Bristol Stirling Train
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Bristol is a city located in the south west of England and is the UK's 8th most populous city. The city borders the counties of Somerset and Gloucestershire and is close to the historic spa city of Bath to the south and Gloucester to the north. The city has been built around the River Avon and has a short coastline on the Severn Estuary which flows into the Bristol Channel.
Bristol has a long maritime history of trading commodities, originally wool cloth exports and imports of fish, wine, grain and dairy produce, later tobacco, tropical fruits and plantation goods; major imports now are motor vehicles, grain, timber, fresh produce and petroleum products. The port was originally in the city centre but was moved to the Severn Estuary at Avonmouth. The site of the former dock in the city centre has been redeveloped and now attracts visitors to its bars, restaurants and cultural venues.
Bristol is home to two major universities: the University of Bristol, a "redbrick" university chartered in 1909, and the University of the West of England, formerly Bristol Polytechnic, which gained university status in 1992. The University of Law also has a campus in the city.
The city has two main line railway stations: Bristol Temple Meads and Bristol Parkway which is located to the north of the city.
Located in Central Scotland, the city of Stirling is the county town of Stirlingshire. The city is sometimes referred to as "The Gateway to the Highlands" which has led to it having a significant position in Scotland's history. Major battles for Scottish independence took place in and around Stirling.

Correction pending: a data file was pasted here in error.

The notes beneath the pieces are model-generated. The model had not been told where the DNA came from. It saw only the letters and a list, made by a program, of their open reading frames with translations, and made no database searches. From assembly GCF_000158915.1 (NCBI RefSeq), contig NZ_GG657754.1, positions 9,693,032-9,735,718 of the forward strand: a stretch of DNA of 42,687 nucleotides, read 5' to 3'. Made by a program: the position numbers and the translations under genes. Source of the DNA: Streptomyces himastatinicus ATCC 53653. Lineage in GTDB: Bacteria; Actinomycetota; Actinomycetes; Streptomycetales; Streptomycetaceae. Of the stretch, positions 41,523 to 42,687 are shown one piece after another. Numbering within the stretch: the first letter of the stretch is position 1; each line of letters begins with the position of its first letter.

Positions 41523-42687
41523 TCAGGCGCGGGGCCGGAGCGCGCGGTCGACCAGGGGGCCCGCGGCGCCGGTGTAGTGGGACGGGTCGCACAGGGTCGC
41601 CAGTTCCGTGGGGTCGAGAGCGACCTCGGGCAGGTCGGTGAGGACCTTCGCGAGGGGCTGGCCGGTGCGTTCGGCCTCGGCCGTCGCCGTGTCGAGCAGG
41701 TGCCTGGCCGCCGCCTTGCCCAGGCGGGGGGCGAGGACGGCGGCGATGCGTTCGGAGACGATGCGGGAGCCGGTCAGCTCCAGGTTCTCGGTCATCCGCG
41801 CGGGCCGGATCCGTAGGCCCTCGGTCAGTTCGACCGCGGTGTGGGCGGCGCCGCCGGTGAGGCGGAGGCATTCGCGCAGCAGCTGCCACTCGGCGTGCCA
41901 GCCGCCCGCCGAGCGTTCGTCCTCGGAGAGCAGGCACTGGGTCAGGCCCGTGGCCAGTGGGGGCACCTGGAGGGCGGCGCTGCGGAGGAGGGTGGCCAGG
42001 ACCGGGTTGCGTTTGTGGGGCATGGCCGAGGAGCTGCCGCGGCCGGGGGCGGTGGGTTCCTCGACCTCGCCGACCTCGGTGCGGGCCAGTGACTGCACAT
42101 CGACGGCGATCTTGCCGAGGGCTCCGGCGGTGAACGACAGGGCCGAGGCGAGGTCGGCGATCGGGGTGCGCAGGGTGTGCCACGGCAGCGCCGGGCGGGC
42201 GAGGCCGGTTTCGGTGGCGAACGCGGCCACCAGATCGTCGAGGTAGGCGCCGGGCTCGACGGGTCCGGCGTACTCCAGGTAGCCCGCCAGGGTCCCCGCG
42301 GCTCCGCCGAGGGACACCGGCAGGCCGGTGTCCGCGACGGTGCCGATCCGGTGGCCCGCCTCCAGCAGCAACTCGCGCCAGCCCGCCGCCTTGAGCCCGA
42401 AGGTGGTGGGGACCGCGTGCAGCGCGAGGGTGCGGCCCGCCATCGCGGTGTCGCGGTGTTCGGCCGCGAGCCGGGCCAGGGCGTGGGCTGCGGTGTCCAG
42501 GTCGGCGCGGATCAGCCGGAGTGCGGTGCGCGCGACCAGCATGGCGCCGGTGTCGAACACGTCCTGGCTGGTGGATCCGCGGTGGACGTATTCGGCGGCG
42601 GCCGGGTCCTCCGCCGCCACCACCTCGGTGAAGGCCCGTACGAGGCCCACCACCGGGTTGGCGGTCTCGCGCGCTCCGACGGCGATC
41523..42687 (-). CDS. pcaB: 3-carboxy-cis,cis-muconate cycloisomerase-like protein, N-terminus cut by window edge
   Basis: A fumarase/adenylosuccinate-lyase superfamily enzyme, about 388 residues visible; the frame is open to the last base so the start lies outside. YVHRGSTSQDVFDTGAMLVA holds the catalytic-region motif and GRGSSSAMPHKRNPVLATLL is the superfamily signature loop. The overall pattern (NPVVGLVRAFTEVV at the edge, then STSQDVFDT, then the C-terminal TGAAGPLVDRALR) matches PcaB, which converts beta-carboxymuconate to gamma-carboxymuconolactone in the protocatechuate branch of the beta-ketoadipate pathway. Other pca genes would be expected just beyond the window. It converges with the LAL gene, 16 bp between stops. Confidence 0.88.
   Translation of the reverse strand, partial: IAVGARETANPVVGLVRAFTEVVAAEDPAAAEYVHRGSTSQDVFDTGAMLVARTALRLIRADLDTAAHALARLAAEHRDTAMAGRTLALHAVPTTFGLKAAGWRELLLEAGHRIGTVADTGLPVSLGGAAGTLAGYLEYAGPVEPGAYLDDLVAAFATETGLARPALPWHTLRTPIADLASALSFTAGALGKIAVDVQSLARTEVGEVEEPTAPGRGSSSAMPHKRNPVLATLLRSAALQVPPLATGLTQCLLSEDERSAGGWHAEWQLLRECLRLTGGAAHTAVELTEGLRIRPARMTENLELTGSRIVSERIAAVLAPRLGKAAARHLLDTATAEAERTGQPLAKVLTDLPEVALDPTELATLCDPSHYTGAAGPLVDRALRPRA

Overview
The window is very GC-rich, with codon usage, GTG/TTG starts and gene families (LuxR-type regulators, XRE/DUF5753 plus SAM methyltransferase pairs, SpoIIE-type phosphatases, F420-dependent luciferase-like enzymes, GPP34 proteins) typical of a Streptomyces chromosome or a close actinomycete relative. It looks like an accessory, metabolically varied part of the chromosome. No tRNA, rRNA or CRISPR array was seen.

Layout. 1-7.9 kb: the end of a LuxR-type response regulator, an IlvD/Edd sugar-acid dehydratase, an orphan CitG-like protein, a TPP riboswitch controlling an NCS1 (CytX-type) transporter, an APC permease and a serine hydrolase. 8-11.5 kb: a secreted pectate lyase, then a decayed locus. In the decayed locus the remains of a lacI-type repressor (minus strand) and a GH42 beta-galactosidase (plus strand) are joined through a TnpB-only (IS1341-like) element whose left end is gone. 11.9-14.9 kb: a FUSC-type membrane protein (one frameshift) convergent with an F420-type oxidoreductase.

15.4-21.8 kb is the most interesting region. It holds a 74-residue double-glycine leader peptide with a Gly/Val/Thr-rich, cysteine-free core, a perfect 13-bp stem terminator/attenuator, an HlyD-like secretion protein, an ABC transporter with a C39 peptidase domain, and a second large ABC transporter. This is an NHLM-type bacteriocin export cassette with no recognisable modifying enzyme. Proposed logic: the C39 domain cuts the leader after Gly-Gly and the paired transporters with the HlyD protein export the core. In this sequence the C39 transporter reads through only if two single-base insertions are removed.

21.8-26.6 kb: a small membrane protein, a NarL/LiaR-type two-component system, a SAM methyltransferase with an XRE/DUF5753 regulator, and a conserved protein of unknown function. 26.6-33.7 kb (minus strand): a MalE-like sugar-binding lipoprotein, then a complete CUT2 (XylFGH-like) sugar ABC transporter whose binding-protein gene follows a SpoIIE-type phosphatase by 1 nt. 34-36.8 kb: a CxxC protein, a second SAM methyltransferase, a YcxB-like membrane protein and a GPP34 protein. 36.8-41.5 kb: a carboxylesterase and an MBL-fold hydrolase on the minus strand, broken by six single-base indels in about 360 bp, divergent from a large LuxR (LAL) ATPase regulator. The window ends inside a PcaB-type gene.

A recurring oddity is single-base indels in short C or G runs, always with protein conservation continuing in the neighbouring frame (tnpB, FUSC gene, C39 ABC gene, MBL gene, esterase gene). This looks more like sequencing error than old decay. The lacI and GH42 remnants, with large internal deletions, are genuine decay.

A major new regeneration project is underway on the site of the former port area and former Ministry of Defence site, adjacent to Stirling Railway Station. Known as Forthside, it has the aim of developing a new waterfront district linked to the railway station via a new pedestrian bridge. The development comprises retail, residential and commercial elements, including a conference centre, hotel and Vue multiplex cinema, that will ultimately expand the city centre area, linking it to the River Forth, which has been cut off from the city centre area since the construction of a nearby road in the 1960's.
In summer there is a sightseeing bus which is a cheap way to get to the sights, as you can "hop on and off" at any time. There are regular coach services to Stirling from all over Scotland run mainly by Scottish Citylink, with regular departures from Glasgow (Buchanan Bus Station) and Edinburgh (St Andrew's Bus Station) calling en-route to either Inverness or Aberdeen.